US veteran Megan Rapinoe speaks during a press conference for the USA Women’s World Cup team (Patrick T. Fallon)
US veteran Megan Rapinoe said the upcoming Women’s World Cup feels like a “paradigm shift” in the global business of women’s sports even as inequities persist.
The fight for equal pay by Rapinoe and her US teammates was a backdrop to their 2019 World Cup triumph in France, eventually resulting in a collective bargaining agreement with US Soccer that included equal prize money between the men’s and women’s national teams and more equal benefits in areas including accommodation and travel.
FIFA has guaranteed that ever player at next month’s World Cup in Australia and New Zealand will earn at least $30,000, with the winners taking home $270,000.
At a US media day on Tuesday, Rapinoe said there was still work to be done to ensure the world’s best women footballers are properly compensated, but there’s no doubt that the Women’s World Cup has arrived as one of the top sporting events in the world.
“I think, just in general, women’s sports right now feels like we’re sort of out of just the dogged fight phase,” Rapinoe, who played on World Cup-winning teams in 2015 and 2019, said as the team gathered in California to begin final preparations for the tournament.
“It feels like a real opportunity to blow the lid off just in terms of fanfare and media and sponsorships and the sort of larger business around this sport.
“I think everyone is sort of hip to the game now and understands that this is not somewhere that’s just like, ‘Oh, we should cheer for the Women’s World Cup because that’s the right thing to do.’
“It is actually terrible business if you are not tuning in — you are missing out on a large cultural moment … this is the premier women’s sporting event in the world bar none and this is a paradigm shift globally, not just in the US.”
– It’s infuriating –
Rapinoe acknowledged that progress didn’t mean there wasn’t “still work to be done.”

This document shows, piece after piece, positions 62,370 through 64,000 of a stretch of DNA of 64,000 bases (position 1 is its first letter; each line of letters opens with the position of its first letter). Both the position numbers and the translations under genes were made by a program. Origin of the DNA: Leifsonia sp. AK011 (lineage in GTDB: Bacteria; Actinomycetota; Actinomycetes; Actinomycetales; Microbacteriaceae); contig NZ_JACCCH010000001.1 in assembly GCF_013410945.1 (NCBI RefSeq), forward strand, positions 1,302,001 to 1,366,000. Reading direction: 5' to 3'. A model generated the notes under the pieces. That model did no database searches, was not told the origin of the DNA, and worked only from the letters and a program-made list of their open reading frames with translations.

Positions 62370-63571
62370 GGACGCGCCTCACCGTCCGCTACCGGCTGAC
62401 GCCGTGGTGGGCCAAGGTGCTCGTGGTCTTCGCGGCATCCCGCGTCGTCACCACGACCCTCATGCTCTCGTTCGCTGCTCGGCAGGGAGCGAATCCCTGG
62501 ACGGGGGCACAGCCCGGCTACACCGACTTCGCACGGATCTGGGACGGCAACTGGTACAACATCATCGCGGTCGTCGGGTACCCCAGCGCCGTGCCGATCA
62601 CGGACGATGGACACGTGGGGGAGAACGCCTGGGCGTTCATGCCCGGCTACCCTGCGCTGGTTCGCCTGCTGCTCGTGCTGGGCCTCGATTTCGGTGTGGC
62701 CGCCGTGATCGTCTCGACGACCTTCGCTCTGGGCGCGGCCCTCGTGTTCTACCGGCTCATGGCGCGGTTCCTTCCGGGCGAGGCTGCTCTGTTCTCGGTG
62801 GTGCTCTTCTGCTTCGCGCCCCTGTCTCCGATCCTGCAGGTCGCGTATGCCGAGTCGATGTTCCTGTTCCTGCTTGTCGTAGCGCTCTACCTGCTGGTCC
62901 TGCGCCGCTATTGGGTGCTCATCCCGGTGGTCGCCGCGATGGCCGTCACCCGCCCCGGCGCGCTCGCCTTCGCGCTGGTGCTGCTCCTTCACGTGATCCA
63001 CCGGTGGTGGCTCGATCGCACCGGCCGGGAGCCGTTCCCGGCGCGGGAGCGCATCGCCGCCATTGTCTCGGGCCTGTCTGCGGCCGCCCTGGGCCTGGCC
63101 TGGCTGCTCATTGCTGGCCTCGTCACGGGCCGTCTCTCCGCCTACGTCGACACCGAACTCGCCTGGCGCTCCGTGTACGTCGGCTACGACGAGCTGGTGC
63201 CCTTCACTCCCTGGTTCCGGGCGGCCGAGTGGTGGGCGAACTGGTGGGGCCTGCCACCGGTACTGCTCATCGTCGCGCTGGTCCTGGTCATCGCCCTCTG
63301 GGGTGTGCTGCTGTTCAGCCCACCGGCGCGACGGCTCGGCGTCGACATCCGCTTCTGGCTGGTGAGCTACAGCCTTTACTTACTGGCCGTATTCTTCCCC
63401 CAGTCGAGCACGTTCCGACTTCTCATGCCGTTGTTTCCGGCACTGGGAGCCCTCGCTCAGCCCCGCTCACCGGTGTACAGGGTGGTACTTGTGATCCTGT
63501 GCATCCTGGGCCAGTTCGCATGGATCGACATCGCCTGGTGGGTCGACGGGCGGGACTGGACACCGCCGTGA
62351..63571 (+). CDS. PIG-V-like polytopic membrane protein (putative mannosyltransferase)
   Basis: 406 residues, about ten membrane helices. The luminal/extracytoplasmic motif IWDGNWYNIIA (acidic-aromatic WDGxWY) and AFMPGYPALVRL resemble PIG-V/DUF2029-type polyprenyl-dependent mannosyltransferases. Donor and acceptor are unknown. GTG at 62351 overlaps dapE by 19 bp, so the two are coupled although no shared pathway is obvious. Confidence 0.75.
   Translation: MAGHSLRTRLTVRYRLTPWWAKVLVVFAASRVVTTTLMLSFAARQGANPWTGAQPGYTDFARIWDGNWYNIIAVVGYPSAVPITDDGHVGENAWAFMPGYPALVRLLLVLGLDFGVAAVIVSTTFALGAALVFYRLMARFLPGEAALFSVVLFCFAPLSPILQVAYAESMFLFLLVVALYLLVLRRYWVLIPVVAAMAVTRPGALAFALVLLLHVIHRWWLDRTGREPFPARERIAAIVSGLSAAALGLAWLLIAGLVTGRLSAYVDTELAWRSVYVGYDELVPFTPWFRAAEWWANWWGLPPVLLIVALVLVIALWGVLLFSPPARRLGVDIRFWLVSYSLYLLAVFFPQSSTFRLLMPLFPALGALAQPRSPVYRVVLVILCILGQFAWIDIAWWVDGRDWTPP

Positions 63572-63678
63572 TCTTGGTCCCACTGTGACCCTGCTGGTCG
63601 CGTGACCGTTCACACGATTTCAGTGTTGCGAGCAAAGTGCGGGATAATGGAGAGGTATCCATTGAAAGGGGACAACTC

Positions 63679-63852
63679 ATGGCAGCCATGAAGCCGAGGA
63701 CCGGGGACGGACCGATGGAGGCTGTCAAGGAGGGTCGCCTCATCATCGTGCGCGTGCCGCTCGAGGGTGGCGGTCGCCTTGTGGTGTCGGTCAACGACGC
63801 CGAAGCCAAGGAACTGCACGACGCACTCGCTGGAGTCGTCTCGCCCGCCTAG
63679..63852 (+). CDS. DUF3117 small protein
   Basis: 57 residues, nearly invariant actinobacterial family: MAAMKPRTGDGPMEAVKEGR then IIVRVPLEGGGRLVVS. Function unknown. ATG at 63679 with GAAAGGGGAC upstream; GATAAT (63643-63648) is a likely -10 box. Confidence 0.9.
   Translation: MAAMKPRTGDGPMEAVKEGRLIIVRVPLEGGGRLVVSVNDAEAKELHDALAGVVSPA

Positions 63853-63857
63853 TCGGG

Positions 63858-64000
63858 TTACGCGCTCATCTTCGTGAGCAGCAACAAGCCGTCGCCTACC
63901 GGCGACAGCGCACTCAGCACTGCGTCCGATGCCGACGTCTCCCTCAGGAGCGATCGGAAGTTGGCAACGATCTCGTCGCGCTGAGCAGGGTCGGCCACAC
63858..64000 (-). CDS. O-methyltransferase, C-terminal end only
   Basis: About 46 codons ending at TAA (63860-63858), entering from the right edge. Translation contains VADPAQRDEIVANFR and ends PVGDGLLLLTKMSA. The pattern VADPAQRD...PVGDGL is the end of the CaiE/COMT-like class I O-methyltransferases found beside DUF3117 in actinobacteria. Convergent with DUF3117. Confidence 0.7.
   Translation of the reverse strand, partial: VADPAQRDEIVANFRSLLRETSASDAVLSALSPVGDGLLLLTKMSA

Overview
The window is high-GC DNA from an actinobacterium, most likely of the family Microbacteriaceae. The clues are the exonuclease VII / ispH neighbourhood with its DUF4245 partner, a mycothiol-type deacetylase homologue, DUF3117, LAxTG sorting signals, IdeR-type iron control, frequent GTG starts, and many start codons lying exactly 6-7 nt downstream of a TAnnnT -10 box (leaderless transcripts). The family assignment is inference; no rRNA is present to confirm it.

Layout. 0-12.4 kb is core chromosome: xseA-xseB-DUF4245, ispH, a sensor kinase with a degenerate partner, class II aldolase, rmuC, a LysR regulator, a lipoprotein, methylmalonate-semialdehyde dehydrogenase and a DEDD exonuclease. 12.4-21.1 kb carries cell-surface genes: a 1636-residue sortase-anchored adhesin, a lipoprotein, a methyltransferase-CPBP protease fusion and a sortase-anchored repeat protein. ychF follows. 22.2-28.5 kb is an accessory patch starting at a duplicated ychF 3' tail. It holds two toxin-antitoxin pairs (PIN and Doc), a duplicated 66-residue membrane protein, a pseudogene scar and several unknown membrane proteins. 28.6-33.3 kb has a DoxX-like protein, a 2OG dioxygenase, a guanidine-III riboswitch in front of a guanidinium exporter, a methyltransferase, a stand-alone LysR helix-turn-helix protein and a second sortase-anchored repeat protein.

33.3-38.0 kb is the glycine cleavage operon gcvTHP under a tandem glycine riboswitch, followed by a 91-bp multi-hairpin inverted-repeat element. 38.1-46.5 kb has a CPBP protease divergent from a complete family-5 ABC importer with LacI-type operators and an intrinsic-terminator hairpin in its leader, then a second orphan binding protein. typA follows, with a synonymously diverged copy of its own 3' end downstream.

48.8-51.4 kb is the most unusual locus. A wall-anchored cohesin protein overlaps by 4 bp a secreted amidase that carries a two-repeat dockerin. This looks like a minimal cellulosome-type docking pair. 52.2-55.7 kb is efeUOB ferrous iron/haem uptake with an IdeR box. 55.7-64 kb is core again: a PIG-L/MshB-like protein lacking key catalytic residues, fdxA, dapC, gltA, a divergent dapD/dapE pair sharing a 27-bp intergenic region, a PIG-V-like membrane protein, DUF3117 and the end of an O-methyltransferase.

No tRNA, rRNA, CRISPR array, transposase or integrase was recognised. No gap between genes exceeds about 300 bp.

Canada’s women remain locked in a labor dispute with their federation, with captain Christine Sinclair saying last week she expected at least a temporary solution to be reached before the World Cup squad departed.
Jamaica’s World Cup side, meanwhile, has resorted to fund-raising campaigns as they prepared for the tournament because of a lack of resources from the federation.
“It’s infuriating,” Rapinoe said. “It just like doesn’t have to be like this. But I do think it’s getting better … I think that there’s a lot more resources that these teams can tap into.”
The difference, she said, will be seen on the pitch in Australia and New Zealand.
“You’re going to see the best product on the field and that’s because players are going to be able to be put in a position to just focus on the game and go out there and provide the entertainment everybody wants.”
Rapinoe, the 2019 Ballon d’Or winner who helped the United States claim a fourth World Cup crown in 2019, is one of three players in the squad playing in a fourth World Cup.
They’re joined by a wealth of young talent that includes 18-year-old Alyssa Thompson, 21-year-old Trinity Rodman and 22-year-old Sophia Smith, the 2022 National Women’s Soccer League Most Valuable Player.
The Americans kick off their World Cup campaign against Vietnam in Auckland on July 22.